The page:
let $coll := collection('/db/shakespeare')
let $hits := $coll//SPEECH[ft:query(., 'lord')] 
let $speakers := 
  for $a in distinct-values($hits/SPEAKER) 
  return <speaker freq="{count($hits/SPEAKER[. eq $a])}">{$a}</speaker> 
return <results>{ 
  <speakers>{$speakers}</speakers>, 
  <hits>{$hits}</hits> 
}</results>

As the example illustrates, the construction of the $speakers facet now adds a @freq attribute that counts how many times each unique speaker name occurs within the set of speakers that utter the word ‘lord’:

<speakers>
  <speaker freq="10">LAERTES</speaker>
  <speaker freq="30">LORD POLONIUS</speaker>
  <speaker freq="13">HAMLET</speaker>
  <speaker freq="48">HORATIO</speaker>
  <!-- ... -->
</speakers>

However, this approach soon hits its limits: the performance of such queries directly correlates to a) the size of the search space (collection size and search hits), and b) the number of facets. The standard XQuery functions (‘distinct-values()’) and operators (‘eq’) don’t operate on eXist indexes and hence quickly suffer from degrading performance when complexity increases. Therefore, in the next section, an eXist-specific alternative will be proposed.

A simple facet with eXist-specific functions

The eXist XML database tries to optimise query performance, both by giving standard XQuery functions and operators access to its efficient indexes, and defining eXist-specific functions for querying those indexes. One such function is util:index-keys($node, $start-value, $function-reference, $max-number-returned), which looks up the different indexed values for a given node set ($node) that start with a specific start value ($start-value), delegates the processing of this index information to a dedicated function ($function-reference), and returns a maximal number of index entries ($max-number-returned).

The information returned to the helper function consists of:

  • the index key
  • the overall frequency of that index key within the specified node set ($node)
  • the number of documents in the specified node set ($node) in which the key occurs
  • the cardinal number of the index key in the total number of keys returned

Let’s illustrate this by reformulating the previous example. Note how in the facet generating part of the XQuery script the standard distinct-values() function is replaced with the eXist-specific util:index-keys() function.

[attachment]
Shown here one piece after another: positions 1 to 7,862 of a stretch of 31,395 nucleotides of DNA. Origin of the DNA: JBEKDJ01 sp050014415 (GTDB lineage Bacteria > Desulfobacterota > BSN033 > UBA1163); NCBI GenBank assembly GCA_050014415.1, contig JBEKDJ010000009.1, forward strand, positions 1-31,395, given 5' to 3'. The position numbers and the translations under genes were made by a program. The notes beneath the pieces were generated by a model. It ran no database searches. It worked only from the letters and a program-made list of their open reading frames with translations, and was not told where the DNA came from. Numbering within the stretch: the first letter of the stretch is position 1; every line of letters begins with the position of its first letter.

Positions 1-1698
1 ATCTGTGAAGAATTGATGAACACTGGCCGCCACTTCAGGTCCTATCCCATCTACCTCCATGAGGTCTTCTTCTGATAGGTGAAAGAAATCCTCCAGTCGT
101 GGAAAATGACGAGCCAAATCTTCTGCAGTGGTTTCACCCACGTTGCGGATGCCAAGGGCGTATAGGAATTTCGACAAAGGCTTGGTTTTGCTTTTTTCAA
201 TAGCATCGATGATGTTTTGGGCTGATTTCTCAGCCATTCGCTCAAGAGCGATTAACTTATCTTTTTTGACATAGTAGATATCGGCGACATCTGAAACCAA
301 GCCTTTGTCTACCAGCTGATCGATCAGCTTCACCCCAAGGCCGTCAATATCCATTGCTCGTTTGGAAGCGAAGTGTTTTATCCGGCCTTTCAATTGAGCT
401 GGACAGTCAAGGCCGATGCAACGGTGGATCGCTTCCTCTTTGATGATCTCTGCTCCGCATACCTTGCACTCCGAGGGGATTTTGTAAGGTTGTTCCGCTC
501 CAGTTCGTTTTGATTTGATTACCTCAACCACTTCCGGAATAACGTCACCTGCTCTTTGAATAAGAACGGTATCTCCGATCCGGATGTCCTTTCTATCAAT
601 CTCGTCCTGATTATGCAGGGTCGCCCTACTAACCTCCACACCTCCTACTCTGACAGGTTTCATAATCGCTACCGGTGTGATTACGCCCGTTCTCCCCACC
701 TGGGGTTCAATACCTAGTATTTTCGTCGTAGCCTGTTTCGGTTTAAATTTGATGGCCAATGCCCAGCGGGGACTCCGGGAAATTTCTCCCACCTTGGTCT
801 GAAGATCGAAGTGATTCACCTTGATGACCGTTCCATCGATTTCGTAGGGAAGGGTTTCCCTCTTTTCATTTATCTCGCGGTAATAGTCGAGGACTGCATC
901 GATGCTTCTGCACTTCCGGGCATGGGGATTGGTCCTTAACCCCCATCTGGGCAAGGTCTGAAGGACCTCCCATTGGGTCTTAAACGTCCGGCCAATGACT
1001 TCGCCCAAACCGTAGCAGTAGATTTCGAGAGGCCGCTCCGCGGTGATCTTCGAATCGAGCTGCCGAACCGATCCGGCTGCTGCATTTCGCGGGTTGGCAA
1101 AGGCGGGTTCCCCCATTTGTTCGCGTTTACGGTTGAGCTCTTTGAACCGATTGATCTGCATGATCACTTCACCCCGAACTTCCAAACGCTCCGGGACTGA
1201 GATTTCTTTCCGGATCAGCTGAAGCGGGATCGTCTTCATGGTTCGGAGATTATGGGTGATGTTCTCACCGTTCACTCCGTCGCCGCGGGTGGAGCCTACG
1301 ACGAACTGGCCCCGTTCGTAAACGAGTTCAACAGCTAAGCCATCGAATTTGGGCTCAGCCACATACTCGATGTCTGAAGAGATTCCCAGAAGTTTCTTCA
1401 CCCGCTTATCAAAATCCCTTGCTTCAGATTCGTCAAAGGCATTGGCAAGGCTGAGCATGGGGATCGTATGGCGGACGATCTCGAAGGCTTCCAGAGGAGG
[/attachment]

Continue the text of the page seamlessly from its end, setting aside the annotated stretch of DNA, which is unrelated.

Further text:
declare function local:term-callback($term as xs:string, $data as xs:int+) as element() {
  <term freq="{$data[1]}" docs="{$data[2]}" n="{$data[3]}">{$term}</term> 
}; 
let $callback := util:function(xs:QName("local:term-callback"), 2)
let $coll := collection('/db/shakespeare') 
let $hits := $coll//SPEECH[ft:query(., 'lord')] 
let $speakers := util:index-keys($hits, '', $callback, 10000) 
return <results>{ 
  <speakers>{$speakers}</speakers>, 
  <hits>{$hits}</hits> 
}</results>

This produces the same list of speakers (only in alphabetical order by default), but this time they come enriched with basic statistical index information, e.g.:

<speakers>
  <!-- ... -->
  <term freq="7" docs="1" n="18">LADY MACBETH</term>
  <term freq="10" docs="1" n="19">LAERTES</term>
  <term freq="5" docs="1" n="20">LENNOX</term>
  <term freq="30" docs="1" n="21">LORD POLONIUS</term> 
  <!-- ... --> 
</speakers>

This call to the util:index-keys() function works directly on eXist indexes, and avoids expensive comparison and counting of the speakers for all unique speaker names. Hence, (when operating on range indexes – cf. infra) the util:index-keys() function can function as a ‘power’ version of the standard distinct-values() function.

There’s more facets to a gem

Now, let’s illustrate how the example query can be complicated by adding more facets. Suppose that besides the speakers, we are interested in the sections in which the search hits occur. In the Shakespeare documents, the distinct text divisions each have their own title:

    play /PLAY/TITLE
    act /PLAY/ACT/TITLE
    scene /PLAY/ACT/SCENE/TITLE

Remember how earlier we defined a range index on the <TITLE> element? This can be put to use for all of these facets. In order to keep the code minimal and easily extensible to other facets, facets can be defined as a set of XML elements:

<facets>
  <facet label="scenes">$hits/ancestor::SCENE/TITLE</facet>
  <facet label="acts">$hits/ancestor::ACT/TITLE</facet>
  <facet label="plays">$hits/ancestor::PLAY/TITLE</facet>
  <facet label="speakers">$hits/SPEAKER</facet>
</facets>

Each facet definition then consists of two pieces of information:

  • facet path: an XPath expressions for the facet, relative to the search hits (the text content of each <facet> element)
  • facet label: a string label to be used for identifying the different facets in the search results (the value for the @label attribute for each <facet> element)

The facet generation then loops over the defined facets, evaluates their XPath expressions using the eXist-specific util:eval() function, looks up the corresponding facet label , and generates the list of index entries for the facet: